There are, of course, other burger joints in the neighborhood (Billy’s, Waterloo Icehouse, Big Daddy’s Burgers and Bar, Elevation Burger, Short Stop, Jack in the Box, Whataburger); however, none of these sport burgertecture that is particularly inspiring. Sonic continues to vaguely employ 1950s Googie in its stores, and the McDonalds at 7950 Burnet remodeled several years ago back into its early Googie roots.

Architecture doesn’t make a burger taste better, but as P. Terry’s notes: “…we think [our architecture] makes for a better dining experience.” I wholewheatbunheartedly agree. So the next time you head out for a burger, just say no to the fries, sit down, and look around. Have a side of architecture instead. Fewer calories (and hopefully no heartburn!).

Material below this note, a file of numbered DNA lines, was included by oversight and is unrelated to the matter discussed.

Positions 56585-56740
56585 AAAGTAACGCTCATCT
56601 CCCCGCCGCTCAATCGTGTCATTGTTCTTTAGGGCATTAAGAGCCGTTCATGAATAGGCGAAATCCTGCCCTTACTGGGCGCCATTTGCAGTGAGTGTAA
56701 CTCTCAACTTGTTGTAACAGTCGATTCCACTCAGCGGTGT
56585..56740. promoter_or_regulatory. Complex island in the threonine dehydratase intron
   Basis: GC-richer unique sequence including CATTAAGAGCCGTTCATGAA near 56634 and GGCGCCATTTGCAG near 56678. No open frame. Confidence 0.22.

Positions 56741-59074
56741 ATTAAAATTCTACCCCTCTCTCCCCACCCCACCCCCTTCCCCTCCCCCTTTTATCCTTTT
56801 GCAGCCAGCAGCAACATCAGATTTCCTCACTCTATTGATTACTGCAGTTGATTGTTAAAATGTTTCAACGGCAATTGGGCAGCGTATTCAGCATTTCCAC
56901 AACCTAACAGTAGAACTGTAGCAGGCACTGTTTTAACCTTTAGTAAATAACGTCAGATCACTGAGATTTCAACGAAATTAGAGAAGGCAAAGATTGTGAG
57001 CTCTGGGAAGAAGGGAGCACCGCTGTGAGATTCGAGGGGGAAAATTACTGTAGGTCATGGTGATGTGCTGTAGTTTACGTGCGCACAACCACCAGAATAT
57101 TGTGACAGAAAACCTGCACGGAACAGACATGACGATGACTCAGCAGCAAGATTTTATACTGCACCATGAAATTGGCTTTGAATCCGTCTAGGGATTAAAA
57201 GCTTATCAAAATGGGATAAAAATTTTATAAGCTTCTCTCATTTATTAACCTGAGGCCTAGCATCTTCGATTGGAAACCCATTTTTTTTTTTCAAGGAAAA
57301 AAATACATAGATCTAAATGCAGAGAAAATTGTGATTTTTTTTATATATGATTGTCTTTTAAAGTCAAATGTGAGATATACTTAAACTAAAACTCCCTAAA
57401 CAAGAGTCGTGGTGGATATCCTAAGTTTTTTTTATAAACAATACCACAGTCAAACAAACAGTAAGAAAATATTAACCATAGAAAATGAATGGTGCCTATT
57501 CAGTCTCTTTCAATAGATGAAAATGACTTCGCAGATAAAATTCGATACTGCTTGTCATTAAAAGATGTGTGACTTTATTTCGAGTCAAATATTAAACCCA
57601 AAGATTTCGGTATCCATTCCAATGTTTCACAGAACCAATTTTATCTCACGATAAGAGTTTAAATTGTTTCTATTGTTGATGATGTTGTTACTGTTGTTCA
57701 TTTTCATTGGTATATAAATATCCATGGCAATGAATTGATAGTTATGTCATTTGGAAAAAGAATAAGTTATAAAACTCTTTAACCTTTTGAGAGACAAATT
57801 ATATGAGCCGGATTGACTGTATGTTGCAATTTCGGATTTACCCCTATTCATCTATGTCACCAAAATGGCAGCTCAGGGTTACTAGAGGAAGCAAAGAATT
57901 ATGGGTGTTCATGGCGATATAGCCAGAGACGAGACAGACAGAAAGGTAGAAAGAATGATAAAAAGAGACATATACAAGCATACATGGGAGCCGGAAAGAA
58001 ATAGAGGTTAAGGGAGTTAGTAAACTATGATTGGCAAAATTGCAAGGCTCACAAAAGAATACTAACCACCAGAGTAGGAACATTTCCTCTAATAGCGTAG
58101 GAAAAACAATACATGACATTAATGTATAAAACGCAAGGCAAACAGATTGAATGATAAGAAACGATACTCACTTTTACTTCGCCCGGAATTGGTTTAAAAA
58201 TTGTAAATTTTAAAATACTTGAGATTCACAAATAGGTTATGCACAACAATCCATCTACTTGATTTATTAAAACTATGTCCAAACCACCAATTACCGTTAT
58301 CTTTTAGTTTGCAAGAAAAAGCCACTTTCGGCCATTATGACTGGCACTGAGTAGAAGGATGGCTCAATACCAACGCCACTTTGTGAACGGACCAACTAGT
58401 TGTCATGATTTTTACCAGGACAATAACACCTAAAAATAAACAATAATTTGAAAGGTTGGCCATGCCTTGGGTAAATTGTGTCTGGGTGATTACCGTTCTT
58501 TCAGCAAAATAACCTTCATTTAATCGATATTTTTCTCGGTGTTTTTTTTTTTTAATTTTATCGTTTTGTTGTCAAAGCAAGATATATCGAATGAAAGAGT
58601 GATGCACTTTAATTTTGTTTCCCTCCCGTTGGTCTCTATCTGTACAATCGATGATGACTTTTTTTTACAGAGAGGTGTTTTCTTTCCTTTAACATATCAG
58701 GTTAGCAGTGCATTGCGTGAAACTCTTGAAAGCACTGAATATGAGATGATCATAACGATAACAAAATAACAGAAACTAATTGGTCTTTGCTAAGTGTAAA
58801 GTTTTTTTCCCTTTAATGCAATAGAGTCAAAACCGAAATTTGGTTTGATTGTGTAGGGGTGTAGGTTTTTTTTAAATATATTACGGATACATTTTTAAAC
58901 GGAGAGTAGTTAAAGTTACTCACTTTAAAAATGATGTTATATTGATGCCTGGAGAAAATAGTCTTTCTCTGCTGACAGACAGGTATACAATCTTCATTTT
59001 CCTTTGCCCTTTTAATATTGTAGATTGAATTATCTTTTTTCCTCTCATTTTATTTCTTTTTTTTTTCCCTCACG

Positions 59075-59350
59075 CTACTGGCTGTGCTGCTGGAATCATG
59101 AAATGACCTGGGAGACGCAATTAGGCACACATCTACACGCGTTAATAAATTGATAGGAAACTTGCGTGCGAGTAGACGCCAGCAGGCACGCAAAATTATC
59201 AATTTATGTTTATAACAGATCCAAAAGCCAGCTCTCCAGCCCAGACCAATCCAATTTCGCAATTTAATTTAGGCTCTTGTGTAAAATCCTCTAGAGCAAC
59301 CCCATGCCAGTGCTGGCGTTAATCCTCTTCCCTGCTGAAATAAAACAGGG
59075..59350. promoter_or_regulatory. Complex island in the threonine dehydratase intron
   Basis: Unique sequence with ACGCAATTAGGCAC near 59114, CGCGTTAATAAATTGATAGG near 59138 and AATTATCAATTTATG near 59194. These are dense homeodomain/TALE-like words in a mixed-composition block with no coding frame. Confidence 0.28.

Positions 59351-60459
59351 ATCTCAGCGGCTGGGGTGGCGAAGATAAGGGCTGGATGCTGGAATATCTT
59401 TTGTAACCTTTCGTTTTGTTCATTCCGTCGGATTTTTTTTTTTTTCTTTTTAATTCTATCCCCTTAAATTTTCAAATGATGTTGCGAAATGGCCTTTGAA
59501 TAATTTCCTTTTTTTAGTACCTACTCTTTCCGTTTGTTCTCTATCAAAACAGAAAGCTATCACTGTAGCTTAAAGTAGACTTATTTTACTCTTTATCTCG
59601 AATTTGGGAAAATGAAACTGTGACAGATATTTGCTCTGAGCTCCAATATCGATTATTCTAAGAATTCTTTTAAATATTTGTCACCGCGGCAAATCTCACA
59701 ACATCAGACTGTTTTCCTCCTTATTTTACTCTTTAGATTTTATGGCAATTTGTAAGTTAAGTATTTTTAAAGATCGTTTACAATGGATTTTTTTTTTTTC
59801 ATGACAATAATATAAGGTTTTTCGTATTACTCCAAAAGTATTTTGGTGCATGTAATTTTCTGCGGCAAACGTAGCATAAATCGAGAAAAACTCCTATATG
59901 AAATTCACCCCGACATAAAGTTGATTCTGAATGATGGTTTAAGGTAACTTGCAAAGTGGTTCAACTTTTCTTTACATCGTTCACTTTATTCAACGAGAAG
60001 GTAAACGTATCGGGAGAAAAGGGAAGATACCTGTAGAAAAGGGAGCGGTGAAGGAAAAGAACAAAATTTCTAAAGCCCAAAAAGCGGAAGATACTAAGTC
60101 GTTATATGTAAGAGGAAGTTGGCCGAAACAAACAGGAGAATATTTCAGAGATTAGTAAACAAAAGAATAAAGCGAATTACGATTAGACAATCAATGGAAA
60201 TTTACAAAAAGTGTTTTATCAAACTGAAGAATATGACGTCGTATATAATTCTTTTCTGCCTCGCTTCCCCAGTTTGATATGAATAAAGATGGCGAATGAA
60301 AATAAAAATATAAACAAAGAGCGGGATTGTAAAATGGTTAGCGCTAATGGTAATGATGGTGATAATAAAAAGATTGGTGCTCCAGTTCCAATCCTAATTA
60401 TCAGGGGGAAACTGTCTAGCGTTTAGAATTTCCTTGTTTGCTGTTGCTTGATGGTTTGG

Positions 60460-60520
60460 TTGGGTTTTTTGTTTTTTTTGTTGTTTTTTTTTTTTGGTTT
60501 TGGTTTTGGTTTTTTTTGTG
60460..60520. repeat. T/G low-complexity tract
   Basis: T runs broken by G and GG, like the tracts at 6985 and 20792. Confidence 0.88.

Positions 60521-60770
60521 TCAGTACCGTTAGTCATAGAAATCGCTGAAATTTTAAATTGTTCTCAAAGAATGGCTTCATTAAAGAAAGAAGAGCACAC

dancing with architecture: mies's pieces--illinois institute of technology

In 1936 the Armour Institute, later renamed the Illinois Institute of Technology, offered the director of architecture position to Ludwig Mies van der Rohe. Mies was looking for a place to land: After Hitler ascended to power in 1933, Germany was becoming more and more hostile to Modernism (Hitler preferred a Deco-stylized interpretation of the classics; furthermore, the socialist underpinnings of Modernism surely bothered the Third Reich). As the mavens of German Modernism left for friendlier fronts, many of which were in the United States, Mies found the music ebbing with many of the empty chairs of opportunity taken.